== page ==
Monday, October 3, 2011


Saturday night at San Francisco Opera I saw Puccini's Chinese fairy tale Turandot. Above, three of the five David Hockney sets, originally created in 1992 for Chicago's Lyric Opera. One reviewer called these Nineties designs dated and garish. To me, a cartoon-inspired Technicolor approach seemed altogether appropriate for the exaggerated simplicity of the story line and characters.

Swedish soprano Irene Theorin (above) portrayed the icy, man-killing princess of the title role. Italian tenor Marco Berti (below) sang Calaf, brave and silly enough to volunteer as the 13th suitor for Turandot's royal hand, even though he knows that the previous 12 have all had their heads cut off when they failed to solve the unwilling lady's riddles.

The role of Turandot is perilous -- not only unusually high but also unusually loud throughout (the singing has to be gi-normously loud simply to be heard against Puccini's aggressive scoring). Calaf's part is similarly punishing. Even in major houses like San Francisco, the leads tend to be sung by relative unknowns, ready to risk vocal damage (and a shortened career) in exchange for international reputations.

In other words, just to perform the music audibly and on pitch is already a sort of circus stunt. Nobody could reasonably expect these singers to be able to do what they have to do and also act at the same time. And I was glad to know this in advance, because on Saturday night there was precious little acting on offer. They stood and they sang -- adequately, but not expressively.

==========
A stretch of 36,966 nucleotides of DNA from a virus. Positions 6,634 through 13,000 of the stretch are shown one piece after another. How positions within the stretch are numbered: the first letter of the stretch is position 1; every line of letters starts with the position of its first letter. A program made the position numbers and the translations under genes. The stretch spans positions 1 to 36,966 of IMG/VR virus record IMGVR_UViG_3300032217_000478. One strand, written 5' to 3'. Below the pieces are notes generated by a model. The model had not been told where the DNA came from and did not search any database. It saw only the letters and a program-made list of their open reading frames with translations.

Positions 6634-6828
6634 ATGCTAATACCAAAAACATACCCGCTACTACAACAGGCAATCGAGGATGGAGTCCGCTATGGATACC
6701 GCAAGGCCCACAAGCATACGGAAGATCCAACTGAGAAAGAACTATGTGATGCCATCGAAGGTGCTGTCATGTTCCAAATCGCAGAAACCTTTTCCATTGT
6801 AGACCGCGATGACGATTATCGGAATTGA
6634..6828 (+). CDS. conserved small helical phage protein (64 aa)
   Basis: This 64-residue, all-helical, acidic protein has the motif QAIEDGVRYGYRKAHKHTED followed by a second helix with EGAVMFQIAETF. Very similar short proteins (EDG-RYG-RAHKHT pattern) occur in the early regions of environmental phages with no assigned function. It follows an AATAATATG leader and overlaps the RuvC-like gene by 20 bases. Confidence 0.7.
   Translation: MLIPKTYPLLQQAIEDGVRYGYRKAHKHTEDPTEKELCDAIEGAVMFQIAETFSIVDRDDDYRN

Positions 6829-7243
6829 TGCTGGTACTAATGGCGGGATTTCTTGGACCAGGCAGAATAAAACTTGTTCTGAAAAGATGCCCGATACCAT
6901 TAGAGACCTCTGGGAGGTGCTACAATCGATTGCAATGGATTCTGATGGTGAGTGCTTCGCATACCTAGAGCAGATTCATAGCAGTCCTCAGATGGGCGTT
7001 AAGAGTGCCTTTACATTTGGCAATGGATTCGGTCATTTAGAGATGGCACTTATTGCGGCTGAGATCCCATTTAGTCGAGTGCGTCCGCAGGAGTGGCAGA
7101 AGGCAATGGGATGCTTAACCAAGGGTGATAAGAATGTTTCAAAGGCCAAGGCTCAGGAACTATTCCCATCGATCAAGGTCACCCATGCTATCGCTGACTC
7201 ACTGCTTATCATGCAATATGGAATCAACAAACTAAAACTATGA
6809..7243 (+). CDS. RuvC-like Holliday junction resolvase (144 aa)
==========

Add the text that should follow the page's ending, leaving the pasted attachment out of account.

The black and white photo is from the 1964 San Francisco production with another Swedish soprano, the Wagnerian specialist Birgit Nilsson (1918-2005), already in her middle forties when pictured here. "Her voice was noted for its overwhelming force, bountiful reserves of power and the gleaming brilliance and clarity in the upper register." Nilsson was the exception, someone who could sing Turandot with seeming ease and could also make it humanly convincing. Judging by recordings, no other famous soprano of the 20th century could reliably do both.

The orchestra actually stole the show in my opinion. There is both a lushness and a precision in the playing now that I never remember hearing before. Nicola Luisotti has achieved amazing things in his few short seasons as music director here, and they more than justify his florid manner on the podium (often he seems to be conducting with his hair, the same way Leonard Bernstein used to).